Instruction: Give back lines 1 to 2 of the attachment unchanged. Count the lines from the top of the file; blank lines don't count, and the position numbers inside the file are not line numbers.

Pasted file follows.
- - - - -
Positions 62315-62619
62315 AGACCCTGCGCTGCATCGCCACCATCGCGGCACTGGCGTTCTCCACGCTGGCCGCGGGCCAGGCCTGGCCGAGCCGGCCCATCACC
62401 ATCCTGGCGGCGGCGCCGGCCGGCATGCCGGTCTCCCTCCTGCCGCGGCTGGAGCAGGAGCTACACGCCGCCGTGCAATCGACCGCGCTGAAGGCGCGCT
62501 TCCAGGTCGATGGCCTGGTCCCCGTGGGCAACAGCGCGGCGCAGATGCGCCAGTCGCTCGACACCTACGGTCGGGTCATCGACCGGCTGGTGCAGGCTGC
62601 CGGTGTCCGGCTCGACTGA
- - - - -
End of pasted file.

Positions 62315-62619
62315 AGACCCTGCGCTGCATCGCCACCATCGCGGCACTGGCGTTCTCCACGCTGGCCGCGGGCCAGGCCTGGCCGAGCCGGCCCATCACC